Was also discussed on lobsters a few days ago.
I do think this article adds something. The analysis of Matthew Garret is useful, because it will hopefully end the blame-game of the anti-systemd camp.
(You can have any opinion about systemd, but this problem is caused by (in order): bad EFI firmware, allowing unlink on efivarfs, exposing EFI variables as a filesystem. Though I think that Garret takes too much blame, it’s mostly bad EFI firmware.)
It’s easy to poke from the sidelines, so can someone explain why it’s like this? I read the GitHub page and it seemed, to me, like the systemd authors were very dismissive of something that could happen by an accident. The argument seemed to be that systemd modifies the directory sometimes when it does something, but couldn’t that be remounted as rw in those cases or am I missing something?
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what would happen if the motherboard came fresh out of the box with a flat lithium battery?
They’re stored in NVRAM, not a battery-backed store. A bad flash from the factory could result in a DOA motherboard, but this is true if it only contains firmware, too.
Linux kernel mounts this particular filesystem read/write instead of using extended ACLs (people get irrationally upset if you try to constrain what root can do)
The Linux kernel is a complete bystander here. SystemD mounts EFI as a read-write (for no well-articulated reason) filesystem (for no well-articulated reason).
systemd is absolutely not at fault here, in my humble opinion; we can achieve this result just by an rm -rf /
SystemD is the only relevant party at fault. (I’ll accept that the firmware makers deserve some share of the blame, but they’re out of the picture here. You’re never going to be able to get them to fix or even own up to their mistakes. And this is a tiny drop in the vast ocean of appallingly bad firmware we’ve had foisted on us.) They put critical rarely-updated values in easy reach of commonly-used and easily-misused userspace tools. Buggy and fragile hardware is a fact of life; if you’re not willing to work around it, you’re not qualified to write software to run on it. If that offends Lennart’s sensibilities, he should find another line of work.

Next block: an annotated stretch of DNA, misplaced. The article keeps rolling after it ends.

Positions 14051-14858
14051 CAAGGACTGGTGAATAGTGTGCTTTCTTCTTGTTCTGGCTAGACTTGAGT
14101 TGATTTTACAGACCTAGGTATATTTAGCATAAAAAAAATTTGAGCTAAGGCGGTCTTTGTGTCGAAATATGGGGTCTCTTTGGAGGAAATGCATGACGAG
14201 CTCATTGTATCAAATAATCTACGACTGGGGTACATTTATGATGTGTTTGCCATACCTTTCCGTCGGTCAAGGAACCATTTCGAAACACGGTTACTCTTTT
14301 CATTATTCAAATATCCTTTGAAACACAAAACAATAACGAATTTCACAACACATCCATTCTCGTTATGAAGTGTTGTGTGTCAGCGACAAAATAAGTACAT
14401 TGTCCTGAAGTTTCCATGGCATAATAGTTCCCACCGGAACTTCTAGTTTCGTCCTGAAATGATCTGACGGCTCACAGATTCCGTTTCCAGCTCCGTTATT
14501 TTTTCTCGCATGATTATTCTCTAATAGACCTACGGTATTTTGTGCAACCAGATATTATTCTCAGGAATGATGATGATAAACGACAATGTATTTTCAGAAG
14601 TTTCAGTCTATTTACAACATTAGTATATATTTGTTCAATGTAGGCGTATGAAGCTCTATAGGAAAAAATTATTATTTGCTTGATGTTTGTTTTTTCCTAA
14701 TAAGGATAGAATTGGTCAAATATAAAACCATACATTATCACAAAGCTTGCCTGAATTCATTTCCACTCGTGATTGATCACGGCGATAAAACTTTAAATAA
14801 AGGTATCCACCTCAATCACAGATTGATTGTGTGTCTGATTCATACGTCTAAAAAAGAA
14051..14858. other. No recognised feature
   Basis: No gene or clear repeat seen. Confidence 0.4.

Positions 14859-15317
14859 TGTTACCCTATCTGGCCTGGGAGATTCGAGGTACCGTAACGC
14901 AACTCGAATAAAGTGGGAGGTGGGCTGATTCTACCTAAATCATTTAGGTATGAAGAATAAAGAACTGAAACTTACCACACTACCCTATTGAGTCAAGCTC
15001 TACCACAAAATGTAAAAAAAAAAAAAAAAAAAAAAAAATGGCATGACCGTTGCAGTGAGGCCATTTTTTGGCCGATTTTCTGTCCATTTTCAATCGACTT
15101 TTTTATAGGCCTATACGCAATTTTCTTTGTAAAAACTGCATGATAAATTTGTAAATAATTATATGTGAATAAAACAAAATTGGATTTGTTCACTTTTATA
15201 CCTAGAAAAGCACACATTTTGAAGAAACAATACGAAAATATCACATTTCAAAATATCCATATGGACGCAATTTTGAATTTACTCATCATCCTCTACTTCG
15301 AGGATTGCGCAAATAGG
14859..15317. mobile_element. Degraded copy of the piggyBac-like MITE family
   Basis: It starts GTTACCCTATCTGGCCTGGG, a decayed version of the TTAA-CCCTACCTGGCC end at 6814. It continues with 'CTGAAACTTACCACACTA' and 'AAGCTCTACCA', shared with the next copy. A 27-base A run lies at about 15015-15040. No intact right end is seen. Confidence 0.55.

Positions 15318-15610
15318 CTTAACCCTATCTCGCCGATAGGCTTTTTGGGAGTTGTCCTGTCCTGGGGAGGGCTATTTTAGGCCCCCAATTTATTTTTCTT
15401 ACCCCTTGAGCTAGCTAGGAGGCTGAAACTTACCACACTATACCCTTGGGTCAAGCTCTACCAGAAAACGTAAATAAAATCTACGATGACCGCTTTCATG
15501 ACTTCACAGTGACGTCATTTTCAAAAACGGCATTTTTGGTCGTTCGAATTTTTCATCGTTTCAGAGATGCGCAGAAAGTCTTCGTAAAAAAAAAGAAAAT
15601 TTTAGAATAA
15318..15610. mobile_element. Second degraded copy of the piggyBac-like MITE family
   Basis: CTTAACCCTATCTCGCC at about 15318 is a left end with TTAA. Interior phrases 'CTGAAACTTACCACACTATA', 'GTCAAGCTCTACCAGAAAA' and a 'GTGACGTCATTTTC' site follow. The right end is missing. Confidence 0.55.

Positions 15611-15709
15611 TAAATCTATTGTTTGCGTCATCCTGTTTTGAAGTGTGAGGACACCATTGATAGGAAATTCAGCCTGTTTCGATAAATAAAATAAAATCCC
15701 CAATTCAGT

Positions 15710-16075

SystemD mounts EFI as a read-write (for no well-articulated reason) filesystem (for no well-articulated reason).
systemd does is because userspace tools require it to work. efivar(1) is the prime example. They are used to add linux boot-managers into the UEFI launch list, as the most common example.
Buggy and fragile hardware is a fact of life; if you’re not willing to work around it, you’re not qualified to write software to run on it.
Wasn’t kernel the part that was supposed to abstract over and hide hardware quirks? Also, why would anyone would be allowed to tell anyone else what they are allowed or qualified to do?
If that offends Lennart’s sensibilities, he should find another line of work.
This is plain old personal attack and flamebait. AFAIK Mr. Poettering was not ‘offended’ by bad firmware, but bunch of trolls that raided the GH bug report.
Isn’t that a fairly rare event that is explicitly kicked off by some process? Seems odd to keep a sensitive component vulnerable to an accident all the time when the operation needed is transient.
That’s correct. But no one knew that efivars could be used to brick faulty, non-conformant hardware until… Thursday?
The hubbub seems to not be about that it was discovered Thursday, but that the response is “WONTFIX”.